Sustainable Development is a Necessity for Every Society in the World
By Professor Maurice Okoli
For the majority of African leaders and delegates, it was a momentous achievement, to participate and contribute speeches with diverse themes at the podium during the 78th session of the UN General Assembly (UNGA) in New York. The UNGA traditionally meets in September, the highest global gathering to make several significant decisions on what the organization, consisting of 193 UN members, is generally expected to do. It has wrapped up its 78th annual session with another huge pack of commitments to engage in reshaping a better life for the entire population and Development paradigms in the world.
In the context of Africa’s Development, the extraordinary sessions combined with several top-level bilateral and multilateral meetings on the sidelines critically highlighted the existing multiple Development obstacles, the potential to reshape the continent’s priorities and bring to life the vision of African desires and the strategic pathways forward in the emerging future.
From the various perspectives and interpretations, African leaders have restated their longstanding fears of global South political dominance and hegemony, the shortfalls of a unipolar system, expressed support for some structural reforms within international organizations, and finally emphasized, as always, comprehensive and long-term Development plans for Africa that is already incorporated into the African Union’s Agenda 2063.
The idea of the UN’s sustainable development goals is nearing its extinction. In the experts’ views, especially among African politicians, intellectuals and development leaders during this period of pursuing the SDGs, to a large extent, the progress has been influenced by geopolitical enmity. And noticeably fierce confrontation between key global powers and multinational development banks have also slackened the expected financial pledges and commitments.
What Leaders Say at the General Assembly
United Nations chief António Guterres has stressed this point concerning the SDGs in different forms at several summits and conferences. At the opening of the meeting, he afresh called for a world that should be “more representative and responsive to the needs of developing economies” and added that the least developing world is persistently “trapped in a tangle of global crises.”
Without mincing words, Guterres has repeatedly called for sustainable and predictable financing for peacebuilding efforts. He also expressed concern about unconstitutional changes of government in parts of Africa and stressed the need for collaboration with the African Union to support peace efforts across the continent.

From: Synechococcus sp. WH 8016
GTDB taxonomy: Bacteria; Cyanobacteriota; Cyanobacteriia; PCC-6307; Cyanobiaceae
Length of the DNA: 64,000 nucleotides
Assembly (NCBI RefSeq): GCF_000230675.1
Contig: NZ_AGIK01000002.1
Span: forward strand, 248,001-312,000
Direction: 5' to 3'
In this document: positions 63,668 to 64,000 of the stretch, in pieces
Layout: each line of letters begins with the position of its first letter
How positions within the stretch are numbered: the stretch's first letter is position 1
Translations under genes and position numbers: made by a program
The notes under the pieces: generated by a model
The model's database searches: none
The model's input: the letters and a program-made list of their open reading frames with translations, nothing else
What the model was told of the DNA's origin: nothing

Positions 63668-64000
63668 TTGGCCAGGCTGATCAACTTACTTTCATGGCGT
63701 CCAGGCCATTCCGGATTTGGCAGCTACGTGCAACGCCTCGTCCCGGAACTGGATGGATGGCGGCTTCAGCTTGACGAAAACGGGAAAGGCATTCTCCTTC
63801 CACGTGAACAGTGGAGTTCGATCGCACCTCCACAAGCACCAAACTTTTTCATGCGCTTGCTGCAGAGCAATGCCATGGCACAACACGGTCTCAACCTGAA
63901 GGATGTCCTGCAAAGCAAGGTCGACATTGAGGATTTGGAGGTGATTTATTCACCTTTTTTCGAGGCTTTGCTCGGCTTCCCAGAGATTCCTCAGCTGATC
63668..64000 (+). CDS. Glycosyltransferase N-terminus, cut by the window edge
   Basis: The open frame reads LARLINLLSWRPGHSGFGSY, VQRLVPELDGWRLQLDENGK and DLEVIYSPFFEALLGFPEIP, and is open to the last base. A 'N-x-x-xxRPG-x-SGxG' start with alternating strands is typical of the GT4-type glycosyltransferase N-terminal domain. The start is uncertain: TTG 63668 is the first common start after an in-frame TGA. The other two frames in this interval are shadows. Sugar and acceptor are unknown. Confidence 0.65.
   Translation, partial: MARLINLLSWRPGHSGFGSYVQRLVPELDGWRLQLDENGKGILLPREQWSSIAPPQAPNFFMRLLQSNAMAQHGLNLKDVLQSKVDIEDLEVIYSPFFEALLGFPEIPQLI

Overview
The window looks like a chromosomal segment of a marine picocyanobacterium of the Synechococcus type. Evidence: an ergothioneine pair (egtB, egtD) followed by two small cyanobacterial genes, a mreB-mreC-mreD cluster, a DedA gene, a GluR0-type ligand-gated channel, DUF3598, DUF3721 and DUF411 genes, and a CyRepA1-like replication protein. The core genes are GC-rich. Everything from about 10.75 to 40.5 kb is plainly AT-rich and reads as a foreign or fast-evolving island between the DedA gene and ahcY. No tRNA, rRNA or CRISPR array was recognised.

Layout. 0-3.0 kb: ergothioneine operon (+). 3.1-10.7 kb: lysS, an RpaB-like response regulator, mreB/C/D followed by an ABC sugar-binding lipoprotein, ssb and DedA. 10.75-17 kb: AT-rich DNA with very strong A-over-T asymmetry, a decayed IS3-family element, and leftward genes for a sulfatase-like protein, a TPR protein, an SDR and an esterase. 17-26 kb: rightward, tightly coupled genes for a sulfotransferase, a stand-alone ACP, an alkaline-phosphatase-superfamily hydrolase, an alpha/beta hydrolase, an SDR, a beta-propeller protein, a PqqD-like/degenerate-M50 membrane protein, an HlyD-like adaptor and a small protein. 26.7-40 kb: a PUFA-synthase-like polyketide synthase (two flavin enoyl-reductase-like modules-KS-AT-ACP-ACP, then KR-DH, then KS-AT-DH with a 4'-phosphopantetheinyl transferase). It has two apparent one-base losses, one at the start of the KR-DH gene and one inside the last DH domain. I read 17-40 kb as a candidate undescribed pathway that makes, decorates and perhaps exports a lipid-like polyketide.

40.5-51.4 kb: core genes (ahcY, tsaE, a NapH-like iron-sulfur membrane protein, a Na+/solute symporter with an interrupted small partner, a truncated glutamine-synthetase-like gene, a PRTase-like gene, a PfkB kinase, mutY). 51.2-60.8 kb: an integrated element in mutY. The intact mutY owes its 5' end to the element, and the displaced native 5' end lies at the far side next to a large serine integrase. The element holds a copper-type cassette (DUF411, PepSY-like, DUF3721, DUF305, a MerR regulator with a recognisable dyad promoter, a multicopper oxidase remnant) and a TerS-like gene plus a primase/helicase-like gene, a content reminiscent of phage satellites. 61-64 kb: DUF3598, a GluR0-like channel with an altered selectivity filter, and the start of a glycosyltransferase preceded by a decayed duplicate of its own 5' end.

Now is the time to lift the declaration’s words off the page and invest in Development at scale like never before. The political statement includes a commitment to financing for developing countries and clear support for an annual SDG Stimulus of at least $500 billion.
A newly established ‘Leaders Group’ will develop clear steps to get funds flowing before 2024. The Leaders Group (LG) must turn commitments made at the Summit into concrete policies, budgets, investment portfolios and actions. In addition, LG should strengthen support for action across six key SDG areas: food, energy, digitalization, education, social protection and jobs, and biodiversity.
The International Monetary Fund (IMF) and the World Bank are tasked to recapitalize and coordinate an urgent additional re-channeling of $100 billion in unused Special Drawing Rights. The Special Drawing Rights is an international reserve asset developed by the IMF to supplement the official foreign exchange reserves of its member countries and help provide them with liquidity. The largest-ever allocation, worth $650 billion, was carried out in August 2021 in response to the economic crisis generated by the COVID-19 pandemic.
Nearly all African leaders have development-oriented complaints. Current Head of ECOWAS and Nigerian President, Bola Ahmed Tinubu, in a few words on behalf of Nigeria, on behalf of Africa, indicated that failures in good governance have hindered sustainable development in Africa. “But broken promises, unfair treatment and outright exploitation from abroad have also exacted a heavy toll on our ability to progress,” he said, and despite the underlying conditions and causes of the economic challenges, promised to make relentless efforts to re-establish democratic governance in West Africa, including the French-speaking states now under interim military administrations. The wave crossing parts of Africa does not demonstrate favour towards coups. It is a demand for solutions to perennial problems. The negative impact and related problems also knock on Nigeria’s door.